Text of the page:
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Grünenthal Group to Commercialize Duchenne Therapy

Muscle tissue cross section

Cross-section of muscle tissue from a person with Duchenne muscular dystrophy shows extensive replacement of dark colored muscle fiber with light-colored adipose or fat cells. (Centers for Disease Control and Prevention)

8 January 2015. Grünenthal Group, a German pharmaceutical company, is licensing a treatment candidate for Duchenne muscular dystrophy developed by Akashi Therapeutics, a biopharmaceutical company created by organizations advocating for research on the disease. While full financial details of the agreement were not disclosed, Grünenthal says it’s committing more than $100 million to the venture.

Duchenne muscular dystrophy is a rare genetic disorder resulting in progressive muscle degeneration and weakness, primarily in the shoulders, arms, hips, and thighs. The disease affects mainly boys starting at age 3 to 5, and caused by a defective gene that fails to produce the protein dystrophin for strengthening muscle fiber and protecting muscles from injury. While life expectancy can vary, people with Duchenne muscular dystrophy do not often survive past their 20s or 30s, with death caused by respiratory or cardiac failure.

The deal involves Akashi’s drug candidate code-named HT-100. Akashi Therapeutics, in Cambridge, Massachusetts was founded by patient advocacy organizations Charley’s Fund and Nash Avery Foundation expressly to find therapies for Duchenne muscular dystrophy. HT-100 is a delayed release formulation of halofuginone, a derivative the compound febrifugine found in the roots of a Chinese hydrangea plant known as chang sham, long associated with herbal treatments for malaria, fibrosis, and inflammatory diseases.

Akashi designed HT-100 as a small-molecule candidate to reduce fibrosis and inflammation, as well as regenerate healthy muscle fiber in patients with Duchenne muscular dystrophy. HT-100 is in an intermediate-stage clinical trial with 30 participants at 4 sites in the U.S. The drug is designated an orphan therapy by regulators in both the U.S. and Europe, and is granted fast-track review status in the U.S.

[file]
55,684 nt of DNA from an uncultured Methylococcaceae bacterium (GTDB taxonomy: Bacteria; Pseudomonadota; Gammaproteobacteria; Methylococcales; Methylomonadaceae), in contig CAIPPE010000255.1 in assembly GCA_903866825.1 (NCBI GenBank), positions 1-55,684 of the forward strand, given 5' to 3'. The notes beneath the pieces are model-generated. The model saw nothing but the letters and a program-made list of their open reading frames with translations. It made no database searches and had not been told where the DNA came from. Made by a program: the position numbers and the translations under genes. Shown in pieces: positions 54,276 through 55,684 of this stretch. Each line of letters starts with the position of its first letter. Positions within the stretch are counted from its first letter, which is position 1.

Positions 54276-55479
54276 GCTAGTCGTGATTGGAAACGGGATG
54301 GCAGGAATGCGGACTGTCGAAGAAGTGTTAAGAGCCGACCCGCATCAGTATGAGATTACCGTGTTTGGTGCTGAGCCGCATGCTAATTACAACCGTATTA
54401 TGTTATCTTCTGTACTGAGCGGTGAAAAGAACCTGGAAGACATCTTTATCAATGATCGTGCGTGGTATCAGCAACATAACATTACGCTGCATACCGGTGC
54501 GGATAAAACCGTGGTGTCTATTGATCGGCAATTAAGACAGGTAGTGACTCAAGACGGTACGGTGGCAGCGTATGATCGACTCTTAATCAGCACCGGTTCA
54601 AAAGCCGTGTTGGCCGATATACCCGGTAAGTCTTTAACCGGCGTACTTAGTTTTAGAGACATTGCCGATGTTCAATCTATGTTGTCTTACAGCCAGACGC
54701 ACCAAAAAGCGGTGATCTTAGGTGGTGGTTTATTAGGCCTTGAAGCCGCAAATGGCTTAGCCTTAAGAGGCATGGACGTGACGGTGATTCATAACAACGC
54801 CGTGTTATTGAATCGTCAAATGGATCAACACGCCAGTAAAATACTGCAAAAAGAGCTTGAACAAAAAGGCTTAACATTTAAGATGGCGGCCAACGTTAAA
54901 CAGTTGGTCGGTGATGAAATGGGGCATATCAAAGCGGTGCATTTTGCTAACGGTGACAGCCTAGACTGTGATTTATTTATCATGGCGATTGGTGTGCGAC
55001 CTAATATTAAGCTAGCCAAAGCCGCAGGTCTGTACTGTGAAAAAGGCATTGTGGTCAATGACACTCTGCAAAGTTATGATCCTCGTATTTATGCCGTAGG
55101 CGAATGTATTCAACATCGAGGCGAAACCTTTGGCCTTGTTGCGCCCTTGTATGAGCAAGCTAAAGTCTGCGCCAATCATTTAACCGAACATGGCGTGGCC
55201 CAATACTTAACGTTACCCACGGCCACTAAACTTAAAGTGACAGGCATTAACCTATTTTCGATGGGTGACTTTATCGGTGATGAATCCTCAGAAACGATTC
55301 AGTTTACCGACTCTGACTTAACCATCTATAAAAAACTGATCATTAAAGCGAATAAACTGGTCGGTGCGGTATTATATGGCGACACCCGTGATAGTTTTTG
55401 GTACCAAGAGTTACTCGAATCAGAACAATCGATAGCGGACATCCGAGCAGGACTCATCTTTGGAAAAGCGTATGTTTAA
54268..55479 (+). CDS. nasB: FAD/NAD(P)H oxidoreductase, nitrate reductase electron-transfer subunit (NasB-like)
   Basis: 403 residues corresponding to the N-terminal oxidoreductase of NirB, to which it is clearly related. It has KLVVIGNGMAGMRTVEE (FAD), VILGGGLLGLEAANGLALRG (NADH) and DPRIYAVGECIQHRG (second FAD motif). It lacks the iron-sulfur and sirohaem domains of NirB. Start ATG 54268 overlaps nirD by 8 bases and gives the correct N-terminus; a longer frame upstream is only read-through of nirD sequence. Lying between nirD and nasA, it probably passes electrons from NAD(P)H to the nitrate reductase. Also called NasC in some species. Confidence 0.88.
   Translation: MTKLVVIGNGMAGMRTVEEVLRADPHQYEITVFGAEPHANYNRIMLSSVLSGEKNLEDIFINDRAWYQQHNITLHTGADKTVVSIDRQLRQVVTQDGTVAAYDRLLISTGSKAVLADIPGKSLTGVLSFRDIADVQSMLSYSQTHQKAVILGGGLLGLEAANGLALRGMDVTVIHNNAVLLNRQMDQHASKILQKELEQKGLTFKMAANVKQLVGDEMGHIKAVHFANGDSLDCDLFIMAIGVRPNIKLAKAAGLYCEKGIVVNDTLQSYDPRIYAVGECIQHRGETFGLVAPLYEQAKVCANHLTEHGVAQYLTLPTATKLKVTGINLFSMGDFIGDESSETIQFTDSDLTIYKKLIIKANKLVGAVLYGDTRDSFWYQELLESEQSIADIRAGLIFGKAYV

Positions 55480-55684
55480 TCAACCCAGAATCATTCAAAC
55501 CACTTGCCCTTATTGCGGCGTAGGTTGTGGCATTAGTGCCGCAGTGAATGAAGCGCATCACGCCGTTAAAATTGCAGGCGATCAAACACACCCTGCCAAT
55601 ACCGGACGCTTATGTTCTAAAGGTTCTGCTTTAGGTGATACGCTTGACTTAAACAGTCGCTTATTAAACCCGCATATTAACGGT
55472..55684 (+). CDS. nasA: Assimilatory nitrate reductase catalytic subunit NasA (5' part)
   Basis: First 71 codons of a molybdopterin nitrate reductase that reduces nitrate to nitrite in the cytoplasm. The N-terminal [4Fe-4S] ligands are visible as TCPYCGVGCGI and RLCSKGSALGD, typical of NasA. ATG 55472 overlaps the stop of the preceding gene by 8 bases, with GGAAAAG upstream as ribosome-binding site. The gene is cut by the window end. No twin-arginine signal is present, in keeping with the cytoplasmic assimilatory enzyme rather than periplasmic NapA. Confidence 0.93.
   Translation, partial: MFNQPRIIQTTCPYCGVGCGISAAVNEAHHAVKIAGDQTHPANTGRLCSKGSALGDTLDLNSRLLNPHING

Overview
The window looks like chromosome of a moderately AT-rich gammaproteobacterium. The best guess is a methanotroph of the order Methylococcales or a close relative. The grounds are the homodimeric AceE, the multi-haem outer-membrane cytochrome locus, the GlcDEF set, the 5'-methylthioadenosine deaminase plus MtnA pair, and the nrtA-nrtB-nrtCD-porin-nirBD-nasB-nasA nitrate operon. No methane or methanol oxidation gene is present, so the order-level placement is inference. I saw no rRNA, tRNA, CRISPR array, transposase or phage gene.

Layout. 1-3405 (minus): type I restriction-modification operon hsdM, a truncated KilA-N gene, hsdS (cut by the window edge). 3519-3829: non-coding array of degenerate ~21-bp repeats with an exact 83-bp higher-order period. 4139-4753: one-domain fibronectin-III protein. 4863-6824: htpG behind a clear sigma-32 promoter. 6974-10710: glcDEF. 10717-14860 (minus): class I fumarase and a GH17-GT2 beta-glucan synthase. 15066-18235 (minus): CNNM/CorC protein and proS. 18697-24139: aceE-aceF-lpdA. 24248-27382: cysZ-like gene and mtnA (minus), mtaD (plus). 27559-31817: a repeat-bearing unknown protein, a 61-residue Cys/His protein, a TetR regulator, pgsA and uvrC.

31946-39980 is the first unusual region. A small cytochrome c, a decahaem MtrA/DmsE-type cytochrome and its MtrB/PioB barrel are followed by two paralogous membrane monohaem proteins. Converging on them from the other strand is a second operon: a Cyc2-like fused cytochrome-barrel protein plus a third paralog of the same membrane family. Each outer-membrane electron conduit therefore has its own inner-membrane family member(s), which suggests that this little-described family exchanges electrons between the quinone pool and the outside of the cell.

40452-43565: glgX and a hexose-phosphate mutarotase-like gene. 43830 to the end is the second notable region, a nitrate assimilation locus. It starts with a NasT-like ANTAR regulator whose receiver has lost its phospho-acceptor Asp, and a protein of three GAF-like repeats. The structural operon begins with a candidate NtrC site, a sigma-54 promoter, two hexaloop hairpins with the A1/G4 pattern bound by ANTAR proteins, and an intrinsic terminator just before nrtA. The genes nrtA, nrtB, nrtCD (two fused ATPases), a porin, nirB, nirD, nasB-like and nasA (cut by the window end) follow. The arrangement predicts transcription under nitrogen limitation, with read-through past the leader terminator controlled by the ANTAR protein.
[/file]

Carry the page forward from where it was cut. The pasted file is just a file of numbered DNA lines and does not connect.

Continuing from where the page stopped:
Up to recently, Grünenthal Group in Aachen, Germany developed treatments solely for pain and inflammatory disorders, but broadened its focus in 2014 to niche markets addressing unmet medical needs. Under the agreement, Grünenthal is providing Akashi with unspecified initial and milestone payments, and will fund development and commercialization beyond intermediate-stage clinical trials. Akashi will also be eligible for royalties on net sales in the U.S. Grünenthal says it plans to put more than $100 million into the initiative.

Akashi is also working on a muscle-building compound code-named DT-200, which the company says is ready for early-stage efficacy trials. In addition, Akashi is developing AT-300, a modified peptide derived from the venom of the Chilean Rose Tarantula that targets calcium imbalance in muscles, considered an early trigger of later weakening and loss of muscle function. In 2010, Science & Enterprise reported on development of this therapy at University at Buffalo, which was licensed to Tonus Therapeutics, a start-up company for development. Akashi acquired the technology from Tonus in 2014.

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